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John McCutchen

Jackson County, Alabama, January 19th, 1835. It is our unhappy lot to announce that Another Revolutionary Hero has gone. Col. John McCutchen, who, in the time that tried men's souls, stood boldly forth in defense of the liberty and independence of his country, bidding defiance not only to oppression, but confronting the armed myrmidons of the Tyrant, was, on the 17th of inst.. In the eightieth year of his age, summoned to another and better world.
He engaged early in the Revolutionary conflict, was a the defense of Fort Moultrie, the battle of Eutaw Springs, and with the true patriotic zeal, participated in all the perils and distress that so peculiarly characterized the unfeeling warfare that then waged throughout the Carolinas; nor did he retire until he had the satisfaction of beholding the independence of his country for which he had so long labored and ardently struggled, permanently secure.
Having devoted his youth to the service of his country in the field, in the maturity of manhood he engaged with those fearless and enterprising pioneers who, emigrated to the west, embarked in the arduous undertaking of reclaiming the fertile valley of the Tennessee River from its then savage wilderness and preparing it for the enjoyment of all the arts, luxuries, and refineries of social life. He has ever been noted of as a man of uncommon intellectual endowments: for the last forty years of his life has been a professor of Christianity of the Baptist order, and been esteemed by all as a worthy example and an honor to his profession.
Thus ripe in years and rich in the consciousness of having, at two different periods of his life, rendered important services to his country, and in the consoling hopes of a glorious immortality, the veteran has departed, leaving his relatives and numerous friends to mourn his loss. On Monday, the 18th instant, as the citizens of this vicinity have convened to pay the last honors to the deceased, on motion of Maj. Jophn B. Stephens, they constituted themselves into a meeting for the purpose of making a public manifestation of their grief; to acknowledge the service and express the highest regard they have ever entertained for the principles of their departed friend. Col. James Smith was called to the Chair and Major John B. Stephens appointed Secretary, when the following resolutions were unanimously adopted; viz:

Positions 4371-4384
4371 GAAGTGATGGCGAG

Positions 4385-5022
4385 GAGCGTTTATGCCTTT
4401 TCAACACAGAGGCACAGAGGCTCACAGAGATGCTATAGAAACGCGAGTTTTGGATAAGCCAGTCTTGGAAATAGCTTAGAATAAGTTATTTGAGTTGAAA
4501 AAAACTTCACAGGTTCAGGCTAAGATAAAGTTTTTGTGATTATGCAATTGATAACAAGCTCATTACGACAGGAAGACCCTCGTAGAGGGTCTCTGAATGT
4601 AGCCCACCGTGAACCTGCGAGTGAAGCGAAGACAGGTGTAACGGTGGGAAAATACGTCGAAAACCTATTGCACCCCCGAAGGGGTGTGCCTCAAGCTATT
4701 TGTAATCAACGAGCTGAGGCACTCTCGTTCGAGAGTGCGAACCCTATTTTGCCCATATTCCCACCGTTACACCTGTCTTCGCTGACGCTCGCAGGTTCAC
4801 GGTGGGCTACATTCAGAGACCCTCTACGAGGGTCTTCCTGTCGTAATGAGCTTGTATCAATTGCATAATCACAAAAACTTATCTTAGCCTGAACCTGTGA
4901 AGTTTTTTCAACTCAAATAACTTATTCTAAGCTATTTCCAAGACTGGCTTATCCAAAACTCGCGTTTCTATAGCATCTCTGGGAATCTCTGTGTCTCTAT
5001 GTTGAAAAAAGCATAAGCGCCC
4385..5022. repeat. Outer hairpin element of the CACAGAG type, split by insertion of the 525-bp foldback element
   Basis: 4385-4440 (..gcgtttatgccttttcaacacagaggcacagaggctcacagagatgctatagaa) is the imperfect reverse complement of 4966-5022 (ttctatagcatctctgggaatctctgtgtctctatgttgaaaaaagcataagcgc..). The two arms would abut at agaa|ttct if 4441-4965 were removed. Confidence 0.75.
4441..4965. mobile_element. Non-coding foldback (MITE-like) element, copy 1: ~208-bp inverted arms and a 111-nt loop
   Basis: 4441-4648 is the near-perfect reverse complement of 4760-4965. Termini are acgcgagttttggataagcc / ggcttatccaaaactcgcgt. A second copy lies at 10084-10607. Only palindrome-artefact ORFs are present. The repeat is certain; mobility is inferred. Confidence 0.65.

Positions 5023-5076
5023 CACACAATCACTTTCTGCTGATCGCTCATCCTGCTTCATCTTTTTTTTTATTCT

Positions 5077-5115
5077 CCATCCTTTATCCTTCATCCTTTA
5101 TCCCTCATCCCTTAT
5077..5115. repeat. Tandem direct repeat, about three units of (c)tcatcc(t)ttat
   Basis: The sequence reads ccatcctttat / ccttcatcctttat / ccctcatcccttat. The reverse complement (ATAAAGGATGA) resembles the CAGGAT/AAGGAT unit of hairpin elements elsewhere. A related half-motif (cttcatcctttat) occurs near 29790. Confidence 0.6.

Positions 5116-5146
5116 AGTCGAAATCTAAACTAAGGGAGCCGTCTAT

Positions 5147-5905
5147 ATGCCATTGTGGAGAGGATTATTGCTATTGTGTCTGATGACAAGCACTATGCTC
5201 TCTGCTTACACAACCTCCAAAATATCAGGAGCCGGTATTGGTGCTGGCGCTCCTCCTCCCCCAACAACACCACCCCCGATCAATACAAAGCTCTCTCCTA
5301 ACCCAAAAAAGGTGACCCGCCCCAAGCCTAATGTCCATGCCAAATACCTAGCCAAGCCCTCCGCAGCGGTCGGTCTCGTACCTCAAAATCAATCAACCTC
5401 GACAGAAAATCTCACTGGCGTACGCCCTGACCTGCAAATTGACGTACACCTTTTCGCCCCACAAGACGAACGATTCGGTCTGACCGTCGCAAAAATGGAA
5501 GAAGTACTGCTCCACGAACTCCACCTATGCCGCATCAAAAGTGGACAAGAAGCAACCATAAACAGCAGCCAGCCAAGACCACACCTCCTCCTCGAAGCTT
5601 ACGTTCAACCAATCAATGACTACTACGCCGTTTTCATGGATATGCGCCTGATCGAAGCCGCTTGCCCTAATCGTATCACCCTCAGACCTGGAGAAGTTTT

Resolved, That, under a deep sense of the gratitude we owe to those sages and heroes who achieved our independence , we deem it a duty incumbent upon us, their sons, with a filial piety to pay every tribute of respect to their virtues and their valor, as the only remuneration in our power, for the manifold rights and privileges that we now enjoy. Resolved, That, in the death of Col. John McCutchen we have to lament the loss of one of that land of ancient warriors, whose presence never fails to enliven our zeal in the cause of liberty and to remind us what it cost; that in him we have lost a firm patriot, a worthy citizen, a pious Christian, and an esteemed friend, and, while we respectfully acknowledge his public services, stern integrity and private worth, we deeply sympathize with his widow and other members of his family in their bereavement. Resolved:, That the above resolutions be signed by the Chairman ans Secretary, and be transmitted the Democrat ans Southern Advocate for publication. James Smith, Chairman John B. Stephens, Secretary *copied March 4th 1935 by George McCutchen from "Revolutionary Soldiers in Alabama", by Thomas M. Owen, Director and founder of the Department of Archives and History of Alabama, at Montgomery.

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John McCutchen of Alabama

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